Monday , 19 February 2018
You are here: Home » Tourism » Jaulian


Near Taxila, Punjab, Jaulian ruins of ancient Buddhist monastery are located. The Julian ruins can be traced back to the fifth century CE. There are two main parts of these ruins, one is the main stupa and other one is the monastery and university of Jaulian. Jaulina ruins are located at the top of mountain and the building of university at Jaulian ruins is much similar to Mohra Muradu that is about 1 km away.

Taxila - Jaulian -  (1)

The main stupa at Jaulian is surrounded by twenty-one votive stupas and is badly damaged. Some of the experts believe that few of these votive stupas here are the tombs of revered monks. There are statues at stupas and most of the statues are preserved. For the purpose of exhibition at museum, a number of these statues are removed. Along with the plaster, at some places, the original structure of the building of Stupa is preserved.

Taxila - Jaulian -  (2)

An odd artifact that is a statue of Buddha with a hole in its navel can be seen here that is called “healing Buddha”. People visit this place with the belief that by putting their finger in the naval hole and praying for the alimenting of patients would help to cure the illness. The carved writing under the statue reveals that this statue was gifted by “Budhamitra Dharmanandin” a friar.  This and some of other carved writings at this site are the indications that in the fifth century CE the script was still used.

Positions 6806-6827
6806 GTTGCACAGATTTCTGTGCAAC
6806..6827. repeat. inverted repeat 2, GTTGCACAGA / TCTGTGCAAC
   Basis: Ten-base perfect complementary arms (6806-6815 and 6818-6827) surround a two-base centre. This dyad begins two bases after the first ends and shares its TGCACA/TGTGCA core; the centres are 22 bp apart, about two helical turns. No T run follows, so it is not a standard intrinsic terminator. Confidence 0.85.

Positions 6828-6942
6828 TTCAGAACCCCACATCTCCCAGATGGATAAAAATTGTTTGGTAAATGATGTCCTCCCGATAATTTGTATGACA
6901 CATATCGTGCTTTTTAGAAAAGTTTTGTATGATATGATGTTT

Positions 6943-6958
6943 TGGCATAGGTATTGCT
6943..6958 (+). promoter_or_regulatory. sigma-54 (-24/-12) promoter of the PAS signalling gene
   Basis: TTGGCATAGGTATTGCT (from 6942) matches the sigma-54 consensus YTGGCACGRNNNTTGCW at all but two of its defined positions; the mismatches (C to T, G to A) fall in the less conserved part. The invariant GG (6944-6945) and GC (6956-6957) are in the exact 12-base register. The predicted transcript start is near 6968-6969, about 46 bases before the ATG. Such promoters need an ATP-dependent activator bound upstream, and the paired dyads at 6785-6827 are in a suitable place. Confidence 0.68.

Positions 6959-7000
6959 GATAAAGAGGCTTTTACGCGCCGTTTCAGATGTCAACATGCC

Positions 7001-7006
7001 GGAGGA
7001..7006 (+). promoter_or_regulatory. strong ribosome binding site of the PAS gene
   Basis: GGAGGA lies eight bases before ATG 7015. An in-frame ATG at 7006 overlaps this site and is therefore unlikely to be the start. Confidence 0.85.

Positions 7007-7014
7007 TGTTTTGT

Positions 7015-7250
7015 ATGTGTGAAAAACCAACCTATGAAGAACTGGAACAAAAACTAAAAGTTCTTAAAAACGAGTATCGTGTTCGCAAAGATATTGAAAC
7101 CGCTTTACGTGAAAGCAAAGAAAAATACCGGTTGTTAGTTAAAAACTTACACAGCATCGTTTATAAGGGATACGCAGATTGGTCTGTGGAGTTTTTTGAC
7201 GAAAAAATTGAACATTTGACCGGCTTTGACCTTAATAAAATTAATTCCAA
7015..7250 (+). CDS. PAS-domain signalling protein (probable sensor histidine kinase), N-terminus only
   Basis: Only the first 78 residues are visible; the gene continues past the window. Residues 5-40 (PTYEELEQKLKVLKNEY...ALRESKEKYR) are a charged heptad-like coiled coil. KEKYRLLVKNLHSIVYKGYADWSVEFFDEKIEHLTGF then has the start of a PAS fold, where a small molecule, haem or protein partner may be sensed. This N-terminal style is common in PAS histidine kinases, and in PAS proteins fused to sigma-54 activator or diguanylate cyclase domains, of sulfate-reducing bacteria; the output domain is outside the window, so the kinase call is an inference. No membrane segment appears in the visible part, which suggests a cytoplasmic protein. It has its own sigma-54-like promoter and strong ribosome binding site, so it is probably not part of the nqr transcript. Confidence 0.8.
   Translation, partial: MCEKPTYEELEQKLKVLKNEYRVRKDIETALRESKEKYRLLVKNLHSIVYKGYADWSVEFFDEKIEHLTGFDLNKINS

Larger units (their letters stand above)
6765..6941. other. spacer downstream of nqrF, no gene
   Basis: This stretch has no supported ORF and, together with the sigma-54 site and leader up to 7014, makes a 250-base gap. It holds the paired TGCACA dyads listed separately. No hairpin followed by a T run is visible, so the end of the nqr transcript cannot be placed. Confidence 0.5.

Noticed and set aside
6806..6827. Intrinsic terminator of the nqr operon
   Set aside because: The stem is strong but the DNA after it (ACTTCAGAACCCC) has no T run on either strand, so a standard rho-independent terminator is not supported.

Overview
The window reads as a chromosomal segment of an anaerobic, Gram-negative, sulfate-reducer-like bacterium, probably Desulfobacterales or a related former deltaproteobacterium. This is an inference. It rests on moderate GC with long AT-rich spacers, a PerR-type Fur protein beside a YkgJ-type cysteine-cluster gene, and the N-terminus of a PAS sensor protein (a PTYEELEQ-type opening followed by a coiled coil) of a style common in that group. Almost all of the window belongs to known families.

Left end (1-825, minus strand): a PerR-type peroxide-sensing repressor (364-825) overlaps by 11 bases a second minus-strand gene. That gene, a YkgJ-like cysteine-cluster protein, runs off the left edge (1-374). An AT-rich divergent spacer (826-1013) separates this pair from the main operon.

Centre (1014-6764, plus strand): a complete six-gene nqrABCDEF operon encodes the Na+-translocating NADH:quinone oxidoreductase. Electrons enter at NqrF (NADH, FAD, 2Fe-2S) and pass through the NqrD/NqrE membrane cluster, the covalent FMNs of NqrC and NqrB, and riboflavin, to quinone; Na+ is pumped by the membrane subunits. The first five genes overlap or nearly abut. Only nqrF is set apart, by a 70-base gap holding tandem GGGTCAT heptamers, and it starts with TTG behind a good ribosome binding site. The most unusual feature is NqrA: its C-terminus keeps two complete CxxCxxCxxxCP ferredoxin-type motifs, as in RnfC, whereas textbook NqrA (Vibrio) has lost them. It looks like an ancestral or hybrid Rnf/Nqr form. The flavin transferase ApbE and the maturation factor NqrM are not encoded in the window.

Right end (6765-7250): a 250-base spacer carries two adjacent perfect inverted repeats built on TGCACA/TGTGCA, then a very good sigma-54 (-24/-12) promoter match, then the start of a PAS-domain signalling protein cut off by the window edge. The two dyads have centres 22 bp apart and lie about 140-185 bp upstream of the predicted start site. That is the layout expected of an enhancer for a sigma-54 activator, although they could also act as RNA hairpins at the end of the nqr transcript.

Taxila - Jaulian -  (3)

A monastery was also built here that contained a number of rooms for the students. In addition to these rooms, a large pool for washing was also built here. Two floors are built within the monastery and each floor has twenty-eight rooms. In front of some of the rooms, statues of Buddha are preserved. Stairs were made of stones to reach the upper floor and are still preserved. As a source of some light and the supply of fresh air, each of these rooms had a window. These holes of windows were also used as niche to grip the lamps for students.

Taxila - Jaulian -  (6)

To keep the wild animals out, these windows were constructed in the way that these were small at the outer edge and became enlarged at the inner edge of the wall. The room walls were plastered and decorated with the paintings and a well-preserved outer wall of the monastery is very smooth and straight. A kitchen was also constructed in the monastery and a stone for grinding the spices and two stone mills that were used to grind different types of grains are also preserved.

Taxila - Jaulian -  (4)

In 455 CE, White Huns burnt the monastery and thus destroyed.

About Syeda Masooma

Comments are closed.

Scroll To Top